There are 45 classes of goods and services at the time of publication from which an applicant must choose to register a trademark. Each class represents a broad range of products and services. The list of goods for each class is precise and may seem counter-intuitive. For instance, Class 20 includes mattresses and pillows but not sheets or bed covers – those products are included in Class 24. Carpets, rugs and linoleum fall into Class 27 but not wood floors, which are included in Class 19 with building supplies. The World Intellectual Property Organization publishes the international list of goods and services, divided into classes.
The USPTO hosts a search engine that enables the public to search for trademark classes. The search engine returns results from the U.S. Acceptable Identification of Goods and Services Manual (see Resources). Individuals who use the search engine should search for several variations of the goods they wish to trademark to obtain valid, accurate results. For instance, at the time of publication, an international-class search for the word "beef" returned no results, but a search for the word "meat" returned 106 results.
Selecting a Class
An applicant for a trademark uses an online form to apply for federal trademark registration. The information submitted in the form allows a trademark examiner to determine whether the applicant is entitled to register the mark and puts other makers of similar goods on notice that someone has applied for a particular trademark. Before starting the application process, applicants can view screenshots of the entire procedure on the USPTO website and prepare answers to the questions on the form. An online video is also available to walk applicants through the process of selecting a class of goods.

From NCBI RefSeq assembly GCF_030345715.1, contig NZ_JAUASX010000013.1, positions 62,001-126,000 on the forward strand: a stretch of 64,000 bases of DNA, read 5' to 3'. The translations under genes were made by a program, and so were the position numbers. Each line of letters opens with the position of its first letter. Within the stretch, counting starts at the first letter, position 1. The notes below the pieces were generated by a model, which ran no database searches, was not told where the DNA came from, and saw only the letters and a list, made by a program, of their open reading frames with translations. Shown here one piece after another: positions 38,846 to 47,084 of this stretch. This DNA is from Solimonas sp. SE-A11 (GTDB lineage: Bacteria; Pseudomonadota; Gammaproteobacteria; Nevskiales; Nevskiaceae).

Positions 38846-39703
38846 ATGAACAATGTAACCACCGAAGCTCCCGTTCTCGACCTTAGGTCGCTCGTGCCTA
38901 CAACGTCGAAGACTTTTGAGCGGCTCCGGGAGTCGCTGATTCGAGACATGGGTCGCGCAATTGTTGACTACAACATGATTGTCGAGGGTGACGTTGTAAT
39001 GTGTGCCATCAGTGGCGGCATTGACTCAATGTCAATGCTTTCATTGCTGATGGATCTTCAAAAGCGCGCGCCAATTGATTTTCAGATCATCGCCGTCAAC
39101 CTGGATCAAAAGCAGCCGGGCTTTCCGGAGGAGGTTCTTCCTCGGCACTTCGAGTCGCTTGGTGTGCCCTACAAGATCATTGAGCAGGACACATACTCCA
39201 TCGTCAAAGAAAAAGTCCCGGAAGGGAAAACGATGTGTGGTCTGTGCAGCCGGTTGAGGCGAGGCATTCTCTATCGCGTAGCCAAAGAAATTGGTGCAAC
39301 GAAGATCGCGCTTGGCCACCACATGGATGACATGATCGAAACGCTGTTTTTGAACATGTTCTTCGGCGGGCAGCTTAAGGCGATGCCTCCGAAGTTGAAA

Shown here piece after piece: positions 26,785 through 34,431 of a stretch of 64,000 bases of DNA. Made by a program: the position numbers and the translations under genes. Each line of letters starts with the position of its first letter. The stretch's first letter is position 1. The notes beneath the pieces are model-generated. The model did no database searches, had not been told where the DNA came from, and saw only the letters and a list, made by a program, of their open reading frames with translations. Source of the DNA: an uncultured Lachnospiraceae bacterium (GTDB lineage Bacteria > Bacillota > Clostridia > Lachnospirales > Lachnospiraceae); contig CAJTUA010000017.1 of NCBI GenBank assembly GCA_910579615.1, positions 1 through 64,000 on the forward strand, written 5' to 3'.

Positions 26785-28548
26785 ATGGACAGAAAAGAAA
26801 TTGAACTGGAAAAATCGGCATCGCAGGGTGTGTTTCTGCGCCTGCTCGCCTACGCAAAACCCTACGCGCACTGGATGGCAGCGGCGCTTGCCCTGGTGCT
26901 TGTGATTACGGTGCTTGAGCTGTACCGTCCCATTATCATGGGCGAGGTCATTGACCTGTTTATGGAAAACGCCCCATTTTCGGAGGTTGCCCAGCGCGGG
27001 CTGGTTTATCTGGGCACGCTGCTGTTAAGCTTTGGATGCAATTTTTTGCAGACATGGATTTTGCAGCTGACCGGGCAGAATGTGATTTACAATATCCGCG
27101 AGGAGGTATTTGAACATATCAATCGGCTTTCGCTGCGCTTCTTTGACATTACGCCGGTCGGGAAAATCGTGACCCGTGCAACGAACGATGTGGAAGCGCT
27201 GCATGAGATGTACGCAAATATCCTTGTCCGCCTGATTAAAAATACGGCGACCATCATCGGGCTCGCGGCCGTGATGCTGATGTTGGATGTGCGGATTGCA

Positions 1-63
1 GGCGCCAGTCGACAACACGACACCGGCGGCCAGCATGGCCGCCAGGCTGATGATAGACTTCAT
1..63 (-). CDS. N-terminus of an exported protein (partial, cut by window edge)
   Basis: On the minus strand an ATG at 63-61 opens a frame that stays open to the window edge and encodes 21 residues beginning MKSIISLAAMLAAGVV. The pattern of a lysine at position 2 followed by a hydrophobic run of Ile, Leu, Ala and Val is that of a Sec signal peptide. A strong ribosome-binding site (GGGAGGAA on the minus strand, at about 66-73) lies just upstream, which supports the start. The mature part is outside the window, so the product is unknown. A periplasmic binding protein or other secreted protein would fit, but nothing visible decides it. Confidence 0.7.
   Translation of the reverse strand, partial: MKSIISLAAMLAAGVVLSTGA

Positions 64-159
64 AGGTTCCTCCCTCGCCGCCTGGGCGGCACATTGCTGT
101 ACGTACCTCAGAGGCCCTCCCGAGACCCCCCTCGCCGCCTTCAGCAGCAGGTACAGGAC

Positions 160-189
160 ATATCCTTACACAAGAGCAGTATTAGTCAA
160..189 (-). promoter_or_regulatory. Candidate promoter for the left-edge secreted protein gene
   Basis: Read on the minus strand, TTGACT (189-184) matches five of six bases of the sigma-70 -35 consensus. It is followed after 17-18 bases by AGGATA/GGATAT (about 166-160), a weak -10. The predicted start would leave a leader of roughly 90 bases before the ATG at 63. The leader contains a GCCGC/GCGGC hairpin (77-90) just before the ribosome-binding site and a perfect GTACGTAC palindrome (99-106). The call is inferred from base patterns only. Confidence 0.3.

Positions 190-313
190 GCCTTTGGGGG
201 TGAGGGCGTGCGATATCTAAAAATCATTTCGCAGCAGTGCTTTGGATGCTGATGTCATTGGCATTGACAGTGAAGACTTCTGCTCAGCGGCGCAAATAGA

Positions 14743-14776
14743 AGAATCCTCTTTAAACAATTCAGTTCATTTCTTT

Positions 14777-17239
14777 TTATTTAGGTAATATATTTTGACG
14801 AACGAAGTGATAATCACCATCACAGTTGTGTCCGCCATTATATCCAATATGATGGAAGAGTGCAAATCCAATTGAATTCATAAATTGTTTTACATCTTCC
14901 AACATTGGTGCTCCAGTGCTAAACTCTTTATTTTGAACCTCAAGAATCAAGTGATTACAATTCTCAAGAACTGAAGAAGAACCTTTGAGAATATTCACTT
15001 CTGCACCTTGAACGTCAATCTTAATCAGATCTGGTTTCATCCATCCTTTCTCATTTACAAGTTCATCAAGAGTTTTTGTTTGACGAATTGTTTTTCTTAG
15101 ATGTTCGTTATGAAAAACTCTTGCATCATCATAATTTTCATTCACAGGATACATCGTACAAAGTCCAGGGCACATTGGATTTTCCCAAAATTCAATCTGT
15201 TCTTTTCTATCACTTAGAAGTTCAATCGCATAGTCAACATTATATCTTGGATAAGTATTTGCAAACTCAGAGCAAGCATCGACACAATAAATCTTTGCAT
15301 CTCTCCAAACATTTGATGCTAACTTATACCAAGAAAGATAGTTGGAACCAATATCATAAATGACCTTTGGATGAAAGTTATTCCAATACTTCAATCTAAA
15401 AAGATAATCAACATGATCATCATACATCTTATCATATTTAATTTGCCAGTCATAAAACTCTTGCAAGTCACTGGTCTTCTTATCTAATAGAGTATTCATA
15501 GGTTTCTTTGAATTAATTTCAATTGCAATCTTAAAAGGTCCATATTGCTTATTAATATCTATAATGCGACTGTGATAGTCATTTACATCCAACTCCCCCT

Significance of Selecting a Class
Registering a trademark in a specific class may empower a trademark owner to exclude others from using the same trademark on similar goods. An applicant may only apply for registration in classes that the applicant is already using or intends to use for his goods. For example, the applicant for the trademark "Angus" for meat should not include an application for wine unless the applicant is selling wine branded with the "Angus" mark or intends to expand his business to include wine. Including inappropriate classes in an application can delay processing of a trademark application.